There’s no better way to explore the incredibly diverse landscapes of the USA than by road trip. If you need a little help to get started planning your USA road trip then look no further. Our friend Mitchell from The Mad Lifestyle just finished an epic 23 day road trip out of California visiting everything from snow capped mountains, deep orange hues of the Utah National parks, to the neon lights of Las Vegas. Check out Mitchell’s full road trip itinerary below including tips on making the most of out of your time on the road.

Make sure to check out Part 1 of Mitchell’s blog here where he shares his top tips for planning and budgeting for your USA road trip.



Our trip started and ended at 1 (Los Angeles). Follow the numbers below to track our route. Click here for full details of our journey!



We made it! After a VERY long 14-hour direct flight from Sydney to Los Angeles, we were lucky enough to be greeted at the airport by Mira’s mother before picking up our RV from the LA depot in Bellflower, which was only 30 minutes from LA Airport.

The process of picking up the RV is pretty straight forward. Here is an overview:

  1. Sign the documents for the rental agreement.
  2. Quick chat about what you can and can’t do with the RV ( I cover some of this in the do’s & don’ts section in this journal).
  3. Walk-through of your RV where you are shown in detail how everything works. This is VERY important, so focus now, otherwise you’ll constantly be referring to the user manual during your trip.
  4. Grab the keys and hit the road!

Next step; stocking up the RV with food & camping supplies.

Ready to start our journey in the morning!


After a good nights sleep and our last home-cooked breakfast, we hit the road after the crazy LA morning traffic settled down.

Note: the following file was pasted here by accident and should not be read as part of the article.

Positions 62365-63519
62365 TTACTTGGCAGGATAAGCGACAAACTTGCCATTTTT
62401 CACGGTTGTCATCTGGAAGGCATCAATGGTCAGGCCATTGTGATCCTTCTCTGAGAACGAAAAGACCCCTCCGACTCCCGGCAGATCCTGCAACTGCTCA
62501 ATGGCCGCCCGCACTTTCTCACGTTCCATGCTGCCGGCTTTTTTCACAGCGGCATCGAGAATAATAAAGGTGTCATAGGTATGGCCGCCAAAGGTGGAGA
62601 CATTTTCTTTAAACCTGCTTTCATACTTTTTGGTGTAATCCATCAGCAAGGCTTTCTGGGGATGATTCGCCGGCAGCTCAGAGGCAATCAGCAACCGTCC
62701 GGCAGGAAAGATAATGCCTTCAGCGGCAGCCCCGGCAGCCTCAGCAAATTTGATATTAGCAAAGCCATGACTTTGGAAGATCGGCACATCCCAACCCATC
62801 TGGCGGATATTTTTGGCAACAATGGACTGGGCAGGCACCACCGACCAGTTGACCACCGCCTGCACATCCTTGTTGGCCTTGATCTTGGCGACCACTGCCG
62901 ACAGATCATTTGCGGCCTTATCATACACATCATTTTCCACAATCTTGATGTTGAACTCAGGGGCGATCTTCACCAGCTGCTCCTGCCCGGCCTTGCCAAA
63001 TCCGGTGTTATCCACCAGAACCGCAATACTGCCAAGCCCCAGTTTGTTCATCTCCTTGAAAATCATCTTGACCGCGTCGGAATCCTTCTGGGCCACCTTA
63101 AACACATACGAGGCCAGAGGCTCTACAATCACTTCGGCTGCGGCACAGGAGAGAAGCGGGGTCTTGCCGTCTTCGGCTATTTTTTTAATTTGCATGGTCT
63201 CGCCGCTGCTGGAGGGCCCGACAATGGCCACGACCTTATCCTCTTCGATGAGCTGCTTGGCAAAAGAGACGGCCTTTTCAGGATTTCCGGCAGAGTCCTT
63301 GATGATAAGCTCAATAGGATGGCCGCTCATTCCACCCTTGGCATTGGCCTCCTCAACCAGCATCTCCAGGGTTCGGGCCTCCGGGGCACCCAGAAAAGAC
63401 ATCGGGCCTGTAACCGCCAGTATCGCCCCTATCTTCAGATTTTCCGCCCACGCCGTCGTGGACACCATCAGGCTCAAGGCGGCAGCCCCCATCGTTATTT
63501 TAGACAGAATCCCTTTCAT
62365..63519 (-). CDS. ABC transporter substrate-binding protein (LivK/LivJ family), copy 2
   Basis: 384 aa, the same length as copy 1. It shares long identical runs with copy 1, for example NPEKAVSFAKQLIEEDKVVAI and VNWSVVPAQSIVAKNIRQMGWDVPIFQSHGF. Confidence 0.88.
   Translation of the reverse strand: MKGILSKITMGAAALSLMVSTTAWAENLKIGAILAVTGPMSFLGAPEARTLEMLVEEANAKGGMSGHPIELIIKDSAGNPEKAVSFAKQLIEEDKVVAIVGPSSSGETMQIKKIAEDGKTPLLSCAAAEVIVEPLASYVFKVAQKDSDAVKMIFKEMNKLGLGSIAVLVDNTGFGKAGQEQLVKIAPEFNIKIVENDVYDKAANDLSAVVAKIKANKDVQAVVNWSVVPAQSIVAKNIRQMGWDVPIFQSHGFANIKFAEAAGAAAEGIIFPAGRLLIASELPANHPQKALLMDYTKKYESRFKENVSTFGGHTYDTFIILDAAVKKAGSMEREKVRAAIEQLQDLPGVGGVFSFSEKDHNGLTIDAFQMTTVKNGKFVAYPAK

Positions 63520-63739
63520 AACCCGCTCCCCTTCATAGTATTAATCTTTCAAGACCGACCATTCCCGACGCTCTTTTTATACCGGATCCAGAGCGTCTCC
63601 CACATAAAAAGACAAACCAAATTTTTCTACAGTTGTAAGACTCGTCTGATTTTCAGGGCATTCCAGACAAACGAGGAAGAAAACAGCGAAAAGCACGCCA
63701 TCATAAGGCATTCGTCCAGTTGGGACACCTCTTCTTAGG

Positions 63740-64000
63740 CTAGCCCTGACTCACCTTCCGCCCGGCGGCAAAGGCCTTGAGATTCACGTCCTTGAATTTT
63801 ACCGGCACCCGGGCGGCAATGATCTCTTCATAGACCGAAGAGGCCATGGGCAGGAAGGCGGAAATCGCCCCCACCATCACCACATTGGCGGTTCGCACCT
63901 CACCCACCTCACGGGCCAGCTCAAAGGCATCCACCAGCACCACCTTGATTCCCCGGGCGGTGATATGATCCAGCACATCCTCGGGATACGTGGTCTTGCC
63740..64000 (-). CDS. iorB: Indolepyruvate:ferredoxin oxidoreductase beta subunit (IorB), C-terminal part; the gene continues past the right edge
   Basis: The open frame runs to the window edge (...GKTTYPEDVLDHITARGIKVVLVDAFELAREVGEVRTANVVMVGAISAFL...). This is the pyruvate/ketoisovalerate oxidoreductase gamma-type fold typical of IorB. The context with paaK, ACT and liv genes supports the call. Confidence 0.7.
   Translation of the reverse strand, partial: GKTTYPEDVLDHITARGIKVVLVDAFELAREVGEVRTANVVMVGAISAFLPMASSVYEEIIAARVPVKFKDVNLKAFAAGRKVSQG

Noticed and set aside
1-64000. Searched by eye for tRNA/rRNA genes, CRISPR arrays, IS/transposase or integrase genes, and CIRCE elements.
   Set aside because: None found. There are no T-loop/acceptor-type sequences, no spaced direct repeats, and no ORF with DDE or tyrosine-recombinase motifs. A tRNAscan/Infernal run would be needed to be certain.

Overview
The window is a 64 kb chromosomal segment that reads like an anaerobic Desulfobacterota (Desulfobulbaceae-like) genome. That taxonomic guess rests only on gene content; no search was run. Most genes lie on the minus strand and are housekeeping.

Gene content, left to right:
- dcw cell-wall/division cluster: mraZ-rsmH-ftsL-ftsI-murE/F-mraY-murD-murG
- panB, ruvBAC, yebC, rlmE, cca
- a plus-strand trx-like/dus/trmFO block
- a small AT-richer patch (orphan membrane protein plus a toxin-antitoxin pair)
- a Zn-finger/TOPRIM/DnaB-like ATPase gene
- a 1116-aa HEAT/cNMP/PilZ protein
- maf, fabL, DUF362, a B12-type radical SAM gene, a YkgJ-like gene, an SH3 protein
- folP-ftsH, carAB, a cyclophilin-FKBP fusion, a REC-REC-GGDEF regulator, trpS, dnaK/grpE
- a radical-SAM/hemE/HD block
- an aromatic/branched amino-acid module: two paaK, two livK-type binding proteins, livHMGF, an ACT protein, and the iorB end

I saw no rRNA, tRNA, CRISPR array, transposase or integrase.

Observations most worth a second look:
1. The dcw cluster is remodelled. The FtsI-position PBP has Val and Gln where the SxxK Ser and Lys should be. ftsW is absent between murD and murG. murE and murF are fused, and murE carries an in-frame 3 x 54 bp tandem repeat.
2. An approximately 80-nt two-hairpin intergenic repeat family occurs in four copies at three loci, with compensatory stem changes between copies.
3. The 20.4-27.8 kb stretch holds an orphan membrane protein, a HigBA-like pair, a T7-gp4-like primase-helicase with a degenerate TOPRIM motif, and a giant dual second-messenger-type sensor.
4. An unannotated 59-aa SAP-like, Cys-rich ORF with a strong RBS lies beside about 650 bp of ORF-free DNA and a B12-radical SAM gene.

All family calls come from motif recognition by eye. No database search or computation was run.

After a few hours on the road, we found out a huge storm was approaching (-4 C 😳🥶). We realised we weren’t going to make it before dark to Sequoia National Park, so we decided to stop at Bakersfield.

We were craving our first American style meal, which was of course BBQ. After putting ourselves into a food coma we found a Walmart parking lot to spend the night.

TIP OF THE DAY: American portions are absurd, but don’t worry if you order too much, because you can take half home and reheat it the next day.


This wasn’t quite what we had in mind for our first night, but that’s part of RV life; not knowing what’s ahead of you. You learn to just go with it!

Feeling a little weary from being moved one parking lot to another by Walmart security the night before, we both were in need of an extra coffee to kick us into gear as we headed towards Sequoia National Park.

TIP OF THE DAY: Make sure it’s a Walmart that allows overnight parking, otherwise you’ll be woken up by security to move your RV, which can be rather frustrating after a long day of driving.

Sequoia National Park

Unfortunately, upon arrival at the South entrance we were advised that our 25ft RV was not suitable for the winding road into the park and would have to turn around and take the entrance via Kings Canyon. This was our first real lesson on the road; always check ahead when entering the parks to see which roads are open and suitable for your RV. This can save you a lot of time!

Lesson learned. We headed north to Kings Canyon National Park, which hosts some of the biggest Sequoia trees in the area.


After camping at the Azalea campground just inside the park ($18 fee paid on arrival), we were up at morning light to explore the Grant Tree Trail. Surprisingly, we had the place to ourselves. This was also our first look at snow in many years!

Grant Grove Trail, done. Next stop, Yosemite National Park!


Early bird gets the worm…and also the best photos!

Standing with a freshly brewed coffee in hand, watching the first light hitting the famous rock formations surrounding the valley is something magical you need to witness with your own eyes.

Inspiring us to load up our packs and go exploring. Embarking on an ambitious six-hour walk through the park, we managed to visit many of the popular sites including Upper and Lower Yosemite Falls, Mirror Lake, and Sentinel Rock. Even though we spent two nights in Yosemite, it still felt like we only scratched the surface of what the park has to offer. We can safely say we’ll be back.


  • Plan at least three full days to really experience the best of Yosemite.
  • Always stop at the visitor centre for free advice on how to best manage your time in the park, and also to find out if any trails are inaccessible due to weather conditions.